Friday, June 21, 2024

Jalisco cartel celebrates Children’s Day with gifts of toys in Veracruz

Children’s Day was widely celebrated Tuesday, particularly in Veracruz where the the Jalisco New Generation Cartel (CJNG) joined in the fun.

Toys were handed out to poor children in 15 municipalities in the mountainous central region of the state, presumably by the notorious drug cartel.

Accompanying each bag of gifts was a card that read, “The CJNG wishes you a happy Children’s Day.”

While its members were delivering the gifts, the criminal organization issued a statement on social media to announce that it had taken on the task of delivering gifts to “the towns most forgotten by the authorities.”

“We bring a moment of joy and happiness to the children. The Jalisco New Generation Cartel not only looks after the safety of the people of Veracruz, it also seeks to give support to those who need it the most,” continued the statement.

A Veracruz girl with her cartel gift.
A girl in Veracruz with her cartel gift.

The cartel’s job, it said, “is to look after and defend the rights of the working people” and prevent others from harming society. “We are here, steadfast and ready.”

The CJNG also handed out gifts in January in celebration of Kings’ Day. Another gang, Grupo Sombra, gave away food and beverages just before Christmas in Tuxpan and Poza Rica, while the Sinaloa Cartel has engaged in gift-giving in the state for which it was named.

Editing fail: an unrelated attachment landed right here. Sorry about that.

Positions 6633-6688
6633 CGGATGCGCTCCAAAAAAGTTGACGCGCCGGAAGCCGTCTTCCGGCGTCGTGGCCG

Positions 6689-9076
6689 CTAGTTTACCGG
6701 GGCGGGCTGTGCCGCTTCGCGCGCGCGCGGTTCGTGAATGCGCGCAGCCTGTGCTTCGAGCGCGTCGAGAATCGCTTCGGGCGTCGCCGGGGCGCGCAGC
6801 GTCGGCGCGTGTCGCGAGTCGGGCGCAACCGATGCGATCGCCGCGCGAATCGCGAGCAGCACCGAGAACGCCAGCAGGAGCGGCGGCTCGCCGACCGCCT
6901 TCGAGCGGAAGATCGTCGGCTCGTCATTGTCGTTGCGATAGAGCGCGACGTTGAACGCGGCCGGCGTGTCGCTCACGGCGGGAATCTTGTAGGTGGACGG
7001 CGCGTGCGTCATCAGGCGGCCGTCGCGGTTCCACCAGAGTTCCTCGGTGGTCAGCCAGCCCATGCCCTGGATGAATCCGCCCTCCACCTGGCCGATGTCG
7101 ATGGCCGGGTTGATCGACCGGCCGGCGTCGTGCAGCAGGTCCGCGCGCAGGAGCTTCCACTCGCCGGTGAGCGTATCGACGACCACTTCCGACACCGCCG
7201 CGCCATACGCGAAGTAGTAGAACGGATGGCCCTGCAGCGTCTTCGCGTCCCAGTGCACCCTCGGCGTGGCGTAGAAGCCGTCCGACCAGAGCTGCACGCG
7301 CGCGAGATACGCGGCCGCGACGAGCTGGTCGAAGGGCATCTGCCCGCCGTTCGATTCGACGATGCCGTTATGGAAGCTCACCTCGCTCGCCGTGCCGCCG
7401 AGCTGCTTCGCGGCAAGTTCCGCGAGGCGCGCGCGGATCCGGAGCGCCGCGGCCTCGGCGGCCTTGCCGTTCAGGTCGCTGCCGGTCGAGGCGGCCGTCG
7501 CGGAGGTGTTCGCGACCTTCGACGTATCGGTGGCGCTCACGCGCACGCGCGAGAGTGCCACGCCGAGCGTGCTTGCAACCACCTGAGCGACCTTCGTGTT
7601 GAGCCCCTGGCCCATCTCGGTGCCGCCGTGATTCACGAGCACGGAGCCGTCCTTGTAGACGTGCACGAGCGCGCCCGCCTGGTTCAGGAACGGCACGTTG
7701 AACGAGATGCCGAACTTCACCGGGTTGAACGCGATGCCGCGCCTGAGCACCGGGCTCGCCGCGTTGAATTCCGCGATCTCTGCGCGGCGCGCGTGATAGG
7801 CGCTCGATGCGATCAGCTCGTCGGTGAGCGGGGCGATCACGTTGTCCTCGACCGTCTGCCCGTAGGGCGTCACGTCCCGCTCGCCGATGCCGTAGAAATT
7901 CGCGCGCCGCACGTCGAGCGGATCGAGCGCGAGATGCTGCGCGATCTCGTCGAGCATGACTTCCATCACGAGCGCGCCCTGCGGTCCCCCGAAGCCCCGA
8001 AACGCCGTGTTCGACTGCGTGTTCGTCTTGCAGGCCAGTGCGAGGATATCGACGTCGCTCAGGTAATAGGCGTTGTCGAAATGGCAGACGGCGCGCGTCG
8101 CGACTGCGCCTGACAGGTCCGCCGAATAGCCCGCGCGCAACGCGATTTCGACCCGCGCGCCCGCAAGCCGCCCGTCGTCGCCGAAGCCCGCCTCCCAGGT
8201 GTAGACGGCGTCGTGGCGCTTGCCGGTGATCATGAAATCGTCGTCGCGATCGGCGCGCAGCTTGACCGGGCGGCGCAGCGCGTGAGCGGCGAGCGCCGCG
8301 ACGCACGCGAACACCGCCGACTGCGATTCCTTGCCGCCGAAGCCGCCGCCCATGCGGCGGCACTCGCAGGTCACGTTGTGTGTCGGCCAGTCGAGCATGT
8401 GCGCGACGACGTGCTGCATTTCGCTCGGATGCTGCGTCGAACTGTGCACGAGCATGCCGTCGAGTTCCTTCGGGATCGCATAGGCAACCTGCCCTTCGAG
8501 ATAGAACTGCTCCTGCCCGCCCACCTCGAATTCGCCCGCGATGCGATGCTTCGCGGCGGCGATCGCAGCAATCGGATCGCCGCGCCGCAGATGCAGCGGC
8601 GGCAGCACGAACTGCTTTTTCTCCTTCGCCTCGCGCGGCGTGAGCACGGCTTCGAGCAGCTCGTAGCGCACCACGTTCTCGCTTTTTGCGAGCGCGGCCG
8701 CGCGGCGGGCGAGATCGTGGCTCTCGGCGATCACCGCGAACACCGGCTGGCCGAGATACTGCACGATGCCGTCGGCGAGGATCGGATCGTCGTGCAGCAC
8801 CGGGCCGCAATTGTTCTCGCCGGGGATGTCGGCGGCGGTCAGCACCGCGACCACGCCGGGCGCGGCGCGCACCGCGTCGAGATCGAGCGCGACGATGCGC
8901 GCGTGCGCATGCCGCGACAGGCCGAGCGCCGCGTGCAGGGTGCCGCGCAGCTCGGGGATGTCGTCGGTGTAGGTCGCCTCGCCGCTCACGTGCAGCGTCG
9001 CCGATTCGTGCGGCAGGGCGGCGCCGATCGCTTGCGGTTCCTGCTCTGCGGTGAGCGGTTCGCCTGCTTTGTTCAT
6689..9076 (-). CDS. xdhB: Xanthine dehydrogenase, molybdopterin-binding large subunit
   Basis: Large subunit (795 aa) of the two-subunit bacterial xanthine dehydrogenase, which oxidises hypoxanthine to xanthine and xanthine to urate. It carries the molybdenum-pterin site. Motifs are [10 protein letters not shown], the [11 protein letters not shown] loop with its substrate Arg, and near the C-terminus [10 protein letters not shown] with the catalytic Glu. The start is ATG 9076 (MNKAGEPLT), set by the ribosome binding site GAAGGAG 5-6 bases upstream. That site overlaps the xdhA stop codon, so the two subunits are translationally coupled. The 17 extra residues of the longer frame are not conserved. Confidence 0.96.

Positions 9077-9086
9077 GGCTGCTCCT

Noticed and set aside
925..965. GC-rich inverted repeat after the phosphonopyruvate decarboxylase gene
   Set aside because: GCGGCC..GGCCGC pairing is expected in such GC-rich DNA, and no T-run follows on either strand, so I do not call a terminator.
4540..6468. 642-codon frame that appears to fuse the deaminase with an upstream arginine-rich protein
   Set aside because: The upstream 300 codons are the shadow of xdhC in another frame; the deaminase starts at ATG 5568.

The practice appears to be a part of efforts by organized crime to recruit new people. Security Secretary Alfredo Durazo said last September, before he took up his post, that at least 460,000 young people were employed by criminal gangs, according to estimates by various civil organizations.

The figure is well over an estimate of 30,000 by the Inter-American Human Rights Commission (CIDH) in a 2015 report, which said children are recruited from the age of 10 or 11 to traffic in drugs, arms or people and commit other crimes such as assault and kidnapping.

The offer of money, a job and drugs makes it easy for cartels to find recruits among youths living on the street with little to occupy their time and little chance of bettering their condition, says the head of the school of law at the University of Guadalajara.

Source: Crónica de Xalapa (sp), Vanguardia (sp)

Editor’s note: Some readers have wondered why subjects’ faces are often obscured in some photos. Mexico News Daily relies on various sources for photographs, many of whom choose to mask the subjects’ identities. We only publish those photos when an unmasked version is not available.

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